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Mortality
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on 7 July 2017
This is a collection of essays and random thoughts penned by the acclaimed writer Christopher Hichens during the time between him being diagnosed with incurable esophageal cancer and when he became too ill to write anymore. Understandably it is not an easy book to read, considering the trademark brutal honesty of the author and it certainly should not be recommended as a bed time read to anyone who is suffering from cancer. However it does make one filled with awe at the lucidity with which he wrote knowing what he must have been going through.

Some find it strange that at the end Hitchens was like the rest of us, hoping to be spared, as if this in some way makes him loose his credibility. Why? I fail to understand. Hitchens never claimed he was not afraid of death and for him to write after he realized that he was dying that he was not scared would have been nothing but an act of madness. Hitchens was an atheist and atheists do not have any hope for an afterlife, for them this life is all we have and so it is preposterous to expect an atheist not being afraid of death. And there is nothing wrong with it, what is absurd and ridiculous is seeing the believers wanting to keep on living when having similar illnesses, them praying to be cured and asking others to pray for them, why do they want to live one may ask? Why go through the pain of treatment and cling to life even when it is hard to breath? Shouldn’t they welcome the chance to leave for the land of milk and honey promised to them?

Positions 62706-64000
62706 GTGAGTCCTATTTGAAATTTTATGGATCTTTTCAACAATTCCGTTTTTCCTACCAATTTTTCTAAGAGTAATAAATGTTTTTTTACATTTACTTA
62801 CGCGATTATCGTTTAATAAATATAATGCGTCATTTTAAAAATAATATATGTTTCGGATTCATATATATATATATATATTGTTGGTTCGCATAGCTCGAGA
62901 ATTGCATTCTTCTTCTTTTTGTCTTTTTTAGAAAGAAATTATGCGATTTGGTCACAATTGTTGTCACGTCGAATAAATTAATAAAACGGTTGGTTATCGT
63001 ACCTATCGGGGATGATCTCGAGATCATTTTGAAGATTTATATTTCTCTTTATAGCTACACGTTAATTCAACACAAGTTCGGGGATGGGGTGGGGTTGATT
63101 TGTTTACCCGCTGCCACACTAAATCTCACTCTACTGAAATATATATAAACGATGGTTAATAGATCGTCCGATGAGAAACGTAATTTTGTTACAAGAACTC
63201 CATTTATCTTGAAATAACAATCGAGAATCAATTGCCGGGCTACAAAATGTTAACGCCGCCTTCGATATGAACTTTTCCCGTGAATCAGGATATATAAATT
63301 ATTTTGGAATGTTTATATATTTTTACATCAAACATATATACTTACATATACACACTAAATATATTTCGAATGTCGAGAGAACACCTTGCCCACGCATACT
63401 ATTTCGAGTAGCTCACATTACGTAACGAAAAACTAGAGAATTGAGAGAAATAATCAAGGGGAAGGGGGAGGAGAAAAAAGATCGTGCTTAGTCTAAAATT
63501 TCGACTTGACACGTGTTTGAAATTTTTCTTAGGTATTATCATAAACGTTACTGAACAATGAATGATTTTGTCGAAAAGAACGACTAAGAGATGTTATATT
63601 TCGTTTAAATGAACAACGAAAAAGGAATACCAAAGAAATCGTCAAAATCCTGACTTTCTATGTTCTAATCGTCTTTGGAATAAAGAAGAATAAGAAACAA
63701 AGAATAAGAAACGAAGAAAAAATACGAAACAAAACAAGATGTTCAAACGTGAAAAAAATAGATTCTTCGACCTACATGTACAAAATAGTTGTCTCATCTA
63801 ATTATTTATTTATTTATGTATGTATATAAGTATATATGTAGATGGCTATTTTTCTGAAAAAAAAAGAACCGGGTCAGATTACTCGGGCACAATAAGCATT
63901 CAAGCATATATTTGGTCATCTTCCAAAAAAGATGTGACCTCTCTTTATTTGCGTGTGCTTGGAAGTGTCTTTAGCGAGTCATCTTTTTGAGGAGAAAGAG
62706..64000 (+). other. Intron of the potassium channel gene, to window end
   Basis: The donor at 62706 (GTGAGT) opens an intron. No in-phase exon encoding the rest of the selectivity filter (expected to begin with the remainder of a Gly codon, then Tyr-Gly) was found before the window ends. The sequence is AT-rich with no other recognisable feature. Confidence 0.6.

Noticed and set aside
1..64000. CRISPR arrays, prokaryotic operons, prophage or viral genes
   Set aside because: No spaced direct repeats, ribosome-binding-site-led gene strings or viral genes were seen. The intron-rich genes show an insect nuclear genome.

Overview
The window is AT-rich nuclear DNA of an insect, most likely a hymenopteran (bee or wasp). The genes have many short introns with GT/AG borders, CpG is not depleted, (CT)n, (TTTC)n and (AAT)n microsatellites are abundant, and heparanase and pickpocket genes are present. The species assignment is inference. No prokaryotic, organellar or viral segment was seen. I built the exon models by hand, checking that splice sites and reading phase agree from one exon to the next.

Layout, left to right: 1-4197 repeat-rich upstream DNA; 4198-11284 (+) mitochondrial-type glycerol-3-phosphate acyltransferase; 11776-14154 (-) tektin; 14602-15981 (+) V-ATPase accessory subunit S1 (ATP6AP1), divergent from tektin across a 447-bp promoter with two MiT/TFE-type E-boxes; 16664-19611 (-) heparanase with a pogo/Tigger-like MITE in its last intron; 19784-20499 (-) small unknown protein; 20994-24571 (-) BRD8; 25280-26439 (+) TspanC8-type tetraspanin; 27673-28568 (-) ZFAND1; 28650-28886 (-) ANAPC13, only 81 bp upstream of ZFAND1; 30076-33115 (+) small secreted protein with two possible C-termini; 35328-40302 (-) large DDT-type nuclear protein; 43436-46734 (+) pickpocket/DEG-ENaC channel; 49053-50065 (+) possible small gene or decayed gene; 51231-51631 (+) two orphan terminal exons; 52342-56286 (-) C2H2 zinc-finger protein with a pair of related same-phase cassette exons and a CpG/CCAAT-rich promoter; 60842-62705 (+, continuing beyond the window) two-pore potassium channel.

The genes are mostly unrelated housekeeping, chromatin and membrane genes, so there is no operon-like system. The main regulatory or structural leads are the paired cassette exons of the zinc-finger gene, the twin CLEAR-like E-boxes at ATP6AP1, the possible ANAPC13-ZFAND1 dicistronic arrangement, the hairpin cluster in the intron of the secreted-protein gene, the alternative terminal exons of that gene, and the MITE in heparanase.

Yes, Hitchens is not afraid to show his fear and anger at dying and about the fact that there is nothing he can do about it, although to be honest he seems to be more afraid of losing his voice and ability to write than death itself.

The book was also something personal to me. My late father who like Hitchens was in his 60 when he passed away due to lymphoma was no writer or intellectual but I could see many personality traits they both shared. The bewilderment, sense of being helpless, acceptance and yet hope for a miracle cure and through it all a stoic sense of humor is clearly seen in the writings of Hitchens and my personal observance of my father while he struggled with cancer (as Hitchens suggests I would not use fought with cancer since no one fights with cancer). My father never claimed to be an atheist yet I never saw him praying to God on his knees asking to be cured, I never saw him asking others to pray for him, not even those who were going on pilgrimage to Mecca. And as Hitchens widow Carol Blue writes in the epilogue to the book the end when it came was unexpected just like my father for he was fine days before he died.

In the end I guess we need to see things in perspective for there is a good chance that unless we drop dead suddenly we will face the possibility of what Hitchens calls the period of dying. Rich or poor, famous or unknown hardly makes a difference at such a time for all share the wish to live a little longer and fear the thought of not seeing those they love anymore. Even among believers I doubt anyone except a fanatic dies anticipating the eternal life that awaits them. The best we can hope for is to be able to die with dignity. To quote Faiz:

Jis dhaj se koi maqtal mein gaya, woh shan salamat rahti hai,,,,
Yeh jan to aani jani hai, is jan ki koi baat nahi.

The grace with one faces death is what lives after us
Life itself is fleeting and cannot be relied upon
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on 26 January 2018
Mostly, I felt sad reading this.